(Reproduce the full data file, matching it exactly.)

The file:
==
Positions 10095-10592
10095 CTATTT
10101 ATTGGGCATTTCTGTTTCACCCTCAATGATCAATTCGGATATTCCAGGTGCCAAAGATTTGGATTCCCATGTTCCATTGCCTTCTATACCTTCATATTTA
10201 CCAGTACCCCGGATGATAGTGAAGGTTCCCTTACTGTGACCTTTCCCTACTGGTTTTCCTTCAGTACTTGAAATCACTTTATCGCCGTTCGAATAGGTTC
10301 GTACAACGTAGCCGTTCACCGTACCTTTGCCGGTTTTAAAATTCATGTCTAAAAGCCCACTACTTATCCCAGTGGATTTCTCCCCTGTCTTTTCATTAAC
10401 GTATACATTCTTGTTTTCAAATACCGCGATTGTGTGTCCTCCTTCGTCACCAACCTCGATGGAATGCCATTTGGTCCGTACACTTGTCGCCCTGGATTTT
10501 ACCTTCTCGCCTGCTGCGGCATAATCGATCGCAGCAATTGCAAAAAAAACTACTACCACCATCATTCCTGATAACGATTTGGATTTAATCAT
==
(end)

Positions 10095-10592
10095 CTATTT
10101 ATTGGGCATTTCTGTTTCACCCTCAATGATCAATTCGGATATTCCAGGTGCCAAAGATTTGGATTCCCATGTTCCATTGCCTTCTATACCTTCATATTTA
10201 CCAGTACCCCGGATGATAGTGAAGGTTCCCTTACTGTGACCTTTCCCTACTGGTTTTCCTTCAGTACTTGAAATCACTTTATCGCCGTTCGAATAGGTTC
10301 GTACAACGTAGCCGTTCACCGTACCTTTGCCGGTTTTAAAATTCATGTCTAAAAGCCCACTACTTATCCCAGTGGATTTCTCCCCTGTCTTTTCATTAAC
10401 GTATACATTCTTGTTTTCAAATACCGCGATTGTGTGTCCTCCTTCGTCACCAACCTCGATGGAATGCCATTTGGTCCGTACACTTGTCGCCCTGGATTTT
10501 ACCTTCTCGCCTGCTGCGGCATAATCGATCGCAGCAATTGCAAAAAAAACTACTACCACCATCATTCCTGATAACGATTTGGATTTAATCAT